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The spirit’s the medal

Posted on February 25, 2014 by 40 Mile Commentator

By Craig Funston

As I write this, the Olympics are still going strong. By by the time you read this, they will be history, replaced by the usual daily pulp of wars and rumours of wars, NHL trade deadline gossip, and Rob Ford’s latest antics. And throw in Miley Cyrus’s latest obscene tour while you’re at it.

All the hoopla about Russia’s anti-gay decree, the terrorism threats, and biased judging will have passed into oblivion, unless some wag chooses to turn his or her reflections into a book. If so, I’ll pass, as I have enough books in my library that I haven’t coloured yet.

Not having cable, I have had to resort to watching highlights on my computer, when I so choose. Most of my information comes from the paper or cyber form of news. And some of it also comes from the gossip at the local shop. Trouble is, I don’t go down to the local coffee to gossip, so that source is out.

What little I did see and read about was unbelievable. I am thinking, in particular, of snowboarding—which I don’t do as an Olympian or non-Olympian: It was likely one of the craziest, goofiest, daringest [not a real word, Maurice—I’m just trying to be funny] feats I have ever seen.

Some guy called McMorris, a dude out of Saskatchewan (not a hotbed of mountains or even hills, the last time I scanned the horizon) was very impressive.

Olympic results are often a difference of milliseconds, of miniscule twists and turns. Only three people win the medal, but the difference between the next four placings could easily be literally one one-hundredths of a second.

Hockey comes to mind when I think of twists and turns. The American women’s hockey team would be champs today had the puck been a a few inches to the right. A yawning, empty net, was there for the filling, but the puck was off by oh-so little.

Speaking of hockey, there have still been some rumblings about who got chosen for the Canadian men’s team and who was left out; of those who had the honour of representing their country and those who did not; and those who were sometimes scratched and those who played every game.

Should Claude Giroux have gone? Eric Staal? The owner of Giroux’s team, Ed Snyder, thought he should have gone. And Staal made it clear he was very, very bitter for not being chosen. Others not chosen were either nowhere near a mike or seemingly had too much class to open his flap.

Unlike Staal, who put the “twit” back into Twitter.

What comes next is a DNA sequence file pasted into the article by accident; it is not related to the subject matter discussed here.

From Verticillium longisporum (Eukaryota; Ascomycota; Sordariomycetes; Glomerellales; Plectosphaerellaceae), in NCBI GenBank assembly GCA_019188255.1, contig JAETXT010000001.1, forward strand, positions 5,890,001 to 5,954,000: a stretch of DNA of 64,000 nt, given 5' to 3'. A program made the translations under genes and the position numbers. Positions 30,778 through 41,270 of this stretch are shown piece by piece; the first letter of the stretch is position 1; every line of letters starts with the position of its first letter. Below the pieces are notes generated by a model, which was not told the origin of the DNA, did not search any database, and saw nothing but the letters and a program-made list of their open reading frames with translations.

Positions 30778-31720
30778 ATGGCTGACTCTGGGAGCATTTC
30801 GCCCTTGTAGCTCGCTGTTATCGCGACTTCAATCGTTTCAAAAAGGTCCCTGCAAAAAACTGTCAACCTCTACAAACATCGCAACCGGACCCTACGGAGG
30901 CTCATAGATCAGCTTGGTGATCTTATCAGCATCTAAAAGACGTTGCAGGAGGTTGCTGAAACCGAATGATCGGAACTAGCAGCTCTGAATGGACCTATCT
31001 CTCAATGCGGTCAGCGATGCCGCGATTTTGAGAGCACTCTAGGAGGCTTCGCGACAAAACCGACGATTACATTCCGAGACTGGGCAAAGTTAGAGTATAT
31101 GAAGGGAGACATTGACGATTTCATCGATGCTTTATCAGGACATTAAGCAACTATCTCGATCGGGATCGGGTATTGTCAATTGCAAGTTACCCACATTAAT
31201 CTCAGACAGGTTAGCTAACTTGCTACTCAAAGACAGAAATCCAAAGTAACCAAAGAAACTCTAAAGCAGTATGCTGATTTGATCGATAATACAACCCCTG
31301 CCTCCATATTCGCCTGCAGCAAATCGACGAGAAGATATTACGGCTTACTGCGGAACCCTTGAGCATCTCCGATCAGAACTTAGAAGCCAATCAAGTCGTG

It’s a thankless job to be in management of any sort, but especially in something as iconic and public as the Olympic hockey. I think Mike Babcock has the hardest job of all the Canadian administrators: Who starts in net? Who gets scratched? What line combinations need to be, well, re-combined? Is Sydney Crosby hurt?

There’s a subtle lesson unfolding in all of the above, and it transcends hockey, the Olympics; it permeates every segment of our crumbling society. It’s called “sense of entitlement” and it is becoming a greater and bigger issue than anyone appears to care to acknowledge.

Is Claude Giroux entitled to be on the men’s Olympic hockey team? No. Is the fourth-place finisher entitled to a re-count? No. Is Roberto Luongo entitled to start in half of the games? No.

The longer answer is also No, but deserves some fleshing out. You’ve read it here before, but we have developed a supremely warped view of personal rights and rewards. There is a move afoot when it comes to diverse spheres such as students, firemen, and house buyers. There’s a sense that each is entitled to a passing mark, a permanent job, or their own special home because they are entitled to it.

They’re not; that Olympic skier who is slower than the three people in front of him or her doesn’t deserve a place on the podium. The best finisher gets gold, the second-best gets silver, and the third-best gets bronze. Pretty straightforward, if you ask me.

Thus, the Olympics are really a metaphor for life: Work hard and do the best you can; you may not get a medal for whatever you do, but you will get something much more important, namely, that intrinsic sense that you gave it your all.

The Olympic games will come and go every four years, but it’s the Olympic spirit that will live on. Only a select few make it to the games, but that spirit of excellence is for all humanity.

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